I'm sorry to say, if I were Jane Doe, I'd have spent the entire time at the hospital kicking and screaming "rape!" that the top of my lungs. Probably wouldn't have ended well, but at that point you're in the hands of animals and for all you know they'll dissect you next. At least it would (hopefully) give the medical personnel pause for thought.

  11. Robert Q says:

    Many kudos and "internets" to the authors of those titles. Nearly lost my morning coffee at the second one :).

    On a tangentially related note, I thought Clark/Ken might be interested in this latest decision from the Supreme Court of Canada: http://www.thestar.com/news/canada/2013/12/19/supreme_court_set_to_rule_on_police_notetaking_collusion_case.html

    Essentially, police are no longer allowed to speak with a lawyer before writing their notes about an incident. The SCC determined allowing that to happen improperly put the private interests of the officer (to justify the action taken) ahead of the officer's public duty.

    While obviously a great step against the "thin blue line" (and a little shocked it was allowed in the first place), the police's objection (taken with as many grains of salt as needed) was framed around the problem of denying the officer his right to counsel.

    If there are two common positions taken on this blog re: LEO's, its that (1) LEO's will (often) do anything to avoid liability for their actions, and (2) people being investigated should not do anything (or have to do anything) without access to counsel. Interestingly, here these two positions were set against each other.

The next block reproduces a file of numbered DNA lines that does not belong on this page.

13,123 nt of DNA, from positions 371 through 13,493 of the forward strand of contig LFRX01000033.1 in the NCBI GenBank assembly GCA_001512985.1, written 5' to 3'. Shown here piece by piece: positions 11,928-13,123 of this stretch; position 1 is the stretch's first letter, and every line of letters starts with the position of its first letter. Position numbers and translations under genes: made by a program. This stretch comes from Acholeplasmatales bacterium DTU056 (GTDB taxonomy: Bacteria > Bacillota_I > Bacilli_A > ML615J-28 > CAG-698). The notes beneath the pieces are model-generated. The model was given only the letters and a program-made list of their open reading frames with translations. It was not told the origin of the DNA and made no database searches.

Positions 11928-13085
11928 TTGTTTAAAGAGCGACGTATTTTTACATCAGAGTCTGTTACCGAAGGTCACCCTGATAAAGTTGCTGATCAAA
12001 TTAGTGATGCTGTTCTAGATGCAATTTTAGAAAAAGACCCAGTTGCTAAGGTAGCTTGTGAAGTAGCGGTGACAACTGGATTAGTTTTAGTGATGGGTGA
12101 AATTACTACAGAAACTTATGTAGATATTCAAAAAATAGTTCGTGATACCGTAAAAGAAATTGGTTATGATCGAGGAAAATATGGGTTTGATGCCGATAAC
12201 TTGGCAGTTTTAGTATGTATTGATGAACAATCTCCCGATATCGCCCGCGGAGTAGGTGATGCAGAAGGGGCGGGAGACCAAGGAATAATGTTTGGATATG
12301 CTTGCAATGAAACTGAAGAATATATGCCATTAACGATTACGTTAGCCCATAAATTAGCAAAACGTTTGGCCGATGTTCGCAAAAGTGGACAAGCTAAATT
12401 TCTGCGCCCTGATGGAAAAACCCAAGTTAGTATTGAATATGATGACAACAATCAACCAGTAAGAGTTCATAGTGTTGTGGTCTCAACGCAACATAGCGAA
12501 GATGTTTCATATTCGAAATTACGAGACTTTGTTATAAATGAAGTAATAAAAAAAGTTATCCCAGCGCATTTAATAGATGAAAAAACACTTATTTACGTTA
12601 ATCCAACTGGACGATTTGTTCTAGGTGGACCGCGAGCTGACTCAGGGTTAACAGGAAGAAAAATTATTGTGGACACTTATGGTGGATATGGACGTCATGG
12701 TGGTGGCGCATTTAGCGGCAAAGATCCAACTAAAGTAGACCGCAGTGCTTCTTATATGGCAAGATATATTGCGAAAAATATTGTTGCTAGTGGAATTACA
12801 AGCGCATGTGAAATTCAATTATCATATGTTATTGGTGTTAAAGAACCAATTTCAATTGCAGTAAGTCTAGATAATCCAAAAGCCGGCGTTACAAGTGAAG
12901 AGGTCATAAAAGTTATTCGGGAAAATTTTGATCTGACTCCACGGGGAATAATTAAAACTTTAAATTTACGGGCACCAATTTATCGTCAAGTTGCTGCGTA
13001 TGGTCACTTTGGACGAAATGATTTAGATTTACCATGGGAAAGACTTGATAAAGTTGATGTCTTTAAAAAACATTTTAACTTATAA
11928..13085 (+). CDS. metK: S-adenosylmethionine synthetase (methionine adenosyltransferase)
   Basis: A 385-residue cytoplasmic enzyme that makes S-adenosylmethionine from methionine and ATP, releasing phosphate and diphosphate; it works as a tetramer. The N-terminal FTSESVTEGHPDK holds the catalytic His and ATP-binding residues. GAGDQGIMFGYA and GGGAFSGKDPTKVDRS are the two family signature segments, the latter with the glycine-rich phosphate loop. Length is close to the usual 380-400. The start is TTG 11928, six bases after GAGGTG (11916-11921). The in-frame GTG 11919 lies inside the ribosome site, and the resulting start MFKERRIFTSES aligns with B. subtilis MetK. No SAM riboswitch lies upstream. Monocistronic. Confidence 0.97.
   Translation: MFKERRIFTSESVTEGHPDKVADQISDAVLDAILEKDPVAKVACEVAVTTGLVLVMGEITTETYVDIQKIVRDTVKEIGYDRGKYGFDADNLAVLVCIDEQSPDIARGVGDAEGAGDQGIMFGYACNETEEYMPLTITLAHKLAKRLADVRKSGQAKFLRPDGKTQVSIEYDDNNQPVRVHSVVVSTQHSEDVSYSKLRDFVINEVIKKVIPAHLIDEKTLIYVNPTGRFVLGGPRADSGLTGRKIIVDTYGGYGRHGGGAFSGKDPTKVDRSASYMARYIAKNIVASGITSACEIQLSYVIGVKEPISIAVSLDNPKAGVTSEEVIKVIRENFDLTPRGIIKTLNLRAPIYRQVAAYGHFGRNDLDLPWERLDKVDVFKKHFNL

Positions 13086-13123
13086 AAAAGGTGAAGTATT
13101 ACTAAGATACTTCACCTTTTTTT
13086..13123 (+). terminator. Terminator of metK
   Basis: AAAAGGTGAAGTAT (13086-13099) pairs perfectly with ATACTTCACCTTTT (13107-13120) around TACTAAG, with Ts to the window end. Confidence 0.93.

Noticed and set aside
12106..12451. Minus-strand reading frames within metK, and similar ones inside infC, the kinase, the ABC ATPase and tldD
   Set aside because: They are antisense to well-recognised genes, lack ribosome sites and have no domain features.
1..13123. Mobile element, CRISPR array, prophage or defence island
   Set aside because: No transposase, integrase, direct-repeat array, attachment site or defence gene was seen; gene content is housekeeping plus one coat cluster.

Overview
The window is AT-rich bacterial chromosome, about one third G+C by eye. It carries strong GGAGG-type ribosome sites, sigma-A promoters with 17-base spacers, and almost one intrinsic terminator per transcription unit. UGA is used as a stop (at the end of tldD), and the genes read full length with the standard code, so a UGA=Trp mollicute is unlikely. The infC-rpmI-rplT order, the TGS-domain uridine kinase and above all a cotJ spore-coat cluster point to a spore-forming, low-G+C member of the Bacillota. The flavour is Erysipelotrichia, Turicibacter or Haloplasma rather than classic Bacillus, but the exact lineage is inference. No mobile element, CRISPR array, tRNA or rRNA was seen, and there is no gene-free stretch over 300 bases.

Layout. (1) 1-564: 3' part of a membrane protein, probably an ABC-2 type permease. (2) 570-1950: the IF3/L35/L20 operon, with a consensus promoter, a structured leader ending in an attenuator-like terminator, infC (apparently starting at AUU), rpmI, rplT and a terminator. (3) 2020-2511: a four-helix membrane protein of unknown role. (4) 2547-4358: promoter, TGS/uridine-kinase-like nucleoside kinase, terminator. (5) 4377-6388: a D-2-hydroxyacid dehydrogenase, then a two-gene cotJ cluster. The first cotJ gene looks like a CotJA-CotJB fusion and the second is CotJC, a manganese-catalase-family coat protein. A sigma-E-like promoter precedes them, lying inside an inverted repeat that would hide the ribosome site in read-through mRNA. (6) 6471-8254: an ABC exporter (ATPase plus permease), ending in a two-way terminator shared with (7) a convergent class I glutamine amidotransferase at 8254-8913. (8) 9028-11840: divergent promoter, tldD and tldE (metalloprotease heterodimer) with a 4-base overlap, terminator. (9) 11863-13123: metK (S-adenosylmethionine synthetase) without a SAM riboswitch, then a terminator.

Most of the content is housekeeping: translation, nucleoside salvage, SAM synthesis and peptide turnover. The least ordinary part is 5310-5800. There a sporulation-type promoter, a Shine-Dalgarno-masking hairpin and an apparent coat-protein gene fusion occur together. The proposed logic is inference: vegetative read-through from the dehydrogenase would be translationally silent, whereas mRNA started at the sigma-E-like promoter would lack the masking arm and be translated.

Thoughts?

  12. C. S. P. Schofield says:

    "I hesitate the ask what this person would consider to be invasive."

    Oh, that's easy! He would consider somebody touching HIS body invasive. HE is a person, SHE is a patient.

    My Lady and I were on and about the Johns Hopkins Homewood campus for five years. In that time we met two pre-meds we would allow to touch us under any circumstances. Two.

    If you have a Doctor who isn't convinced that he is a Naturally Superior Being, treasure him.

  13. jimmythefly says:

    Or her.

    :)

  14. Grifter says:

    @scotts13:

    Probably would have just gotten her also a stint in psych–Medical professionals get pretty adept at ignoring the shouting/screaminig people.

  15. In the immortal words of Father Vito Cornelius:

    We are lost.

  16. Waldo says:

    Thanks for bringing this to our attention. Despicable alleged conduct by the police and doctors. If the allegations are true, I'd want firings and criminal proceedings against the perps.

  17. jim says:

    What does the dog have to say about all this? I'd expect a dog to have some ethics.

  18. Tom says:

    A bleak running joke in the movie Brazil is that the state charges people for the cost of being tortured. But having just checked the script it's clear that it wasn't bleak enough:

    That is why we always insist on the principle of Information Retrieval Charges. These terrorists are not pulling their weight, and it's absolutely right and fair that those found guilty should pay for their periods of detention and the Information Retrieval Procedures used in their interrogation.